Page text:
Spike Lee has rekindled his inaugural film, She’s Gotta Have It, in the form of a Netflix series bearing the same moniker.
And folks got all the things to say. Which is fine. Opinions are great and welcomed here …. as long as they’re not, ya know, dumb.
I tend to feel some type of way about those who do not pause in reverence of something that came before them, especially when it is great. Not opinion based great, but critically acclaimed, ground-breaking greatness! The lack of acknowledgement, or worse, the lack of any awareness at all, that amazingness has preceded a current moment — a moment that you have so many thoughts about — drives me to distraction! It’s rude. Rude AF.
Say you don’t like it (cause, contrary to popular belief, we don't have to like all things black), but do not come telling me that it's trash.
Do not be insulting to this man’s entire skill set, that has literally set the tone and paved the way for your faves. Do. Not. Do. It.
A particular comparison that produced ire within me is that between the HBO series Insecure and She's Gotta Have It. Issa Rae is brilliant. I have no counter argument to this. I actually love her and would welcome her as my bestie on any day of the week. She has done amazing things and should be celebrated for all that she has contributed to media; all of the realness of an awkward black girl that she has so honestly brought to the masses in such a relatively small amount of time is inspiring. She is worthy to be praised at every chapel that resides in my heart.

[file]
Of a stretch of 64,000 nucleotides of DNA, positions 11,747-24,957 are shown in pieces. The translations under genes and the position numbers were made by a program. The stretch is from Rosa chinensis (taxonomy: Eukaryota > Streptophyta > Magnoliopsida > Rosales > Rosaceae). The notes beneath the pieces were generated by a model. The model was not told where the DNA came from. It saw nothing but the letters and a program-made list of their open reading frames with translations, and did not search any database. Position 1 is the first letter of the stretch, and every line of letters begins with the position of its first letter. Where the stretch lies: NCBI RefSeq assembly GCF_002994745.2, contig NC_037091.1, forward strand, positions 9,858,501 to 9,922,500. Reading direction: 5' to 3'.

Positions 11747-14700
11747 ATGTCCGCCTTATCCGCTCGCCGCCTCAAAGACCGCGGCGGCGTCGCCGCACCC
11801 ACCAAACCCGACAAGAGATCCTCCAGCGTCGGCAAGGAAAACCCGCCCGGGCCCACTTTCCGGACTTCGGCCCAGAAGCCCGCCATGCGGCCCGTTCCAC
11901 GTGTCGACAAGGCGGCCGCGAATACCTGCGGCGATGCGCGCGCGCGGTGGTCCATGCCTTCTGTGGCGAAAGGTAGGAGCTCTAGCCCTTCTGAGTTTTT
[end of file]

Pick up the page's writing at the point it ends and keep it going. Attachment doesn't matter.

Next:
However, even in all of her greatness … why are y’all comparing Insecure to She’s Gotta Have It? Why are y’all coming out your faces to say that SPIKE LEE is mimicking Issa?
It is like implying that Jordan, THE Michael Jordan, was copying Kobe. It makes zero logical sense.
Do y’all know who TF Spike Lee is? This man pioneered virtually every category of modern black film. Blockbuster black films did not exist before Spike Lee. Spike Lee, creating Do The Right Thing in 1989, changed the landscape and made it possible for y'all to throw your dollars at black film, regardless of their quality. *side eye*
His catalogue from just 1986 to 1993 (back-to-back films, including She’s Gotta Have It, School Daze, Do the Right Thing, Mo Better Blues, Malcolm X and Jungle Fever) was so groundbreaking that his influence simply became embedded into what we see in black media. From his camera angles, to his purposeful use of black music and his bold choice in confronting issues that relate specifically to black people, he impacted us all. Spike was giving us Black Lives Matter realness on film in the '80s! He caused all the controversy and made it much smoother for black filmmakers and screenwriters to even consider presenting a script on provocative topics. Spike Lee changed how our stories were told.
So, it’s fine to say that you don’t like something, but you better, in the very next breath, respect this man’s legacy on behalf of our entire culture.
Cause otherwise, you’re just being downright awful.
And that’s the truth, Ruth.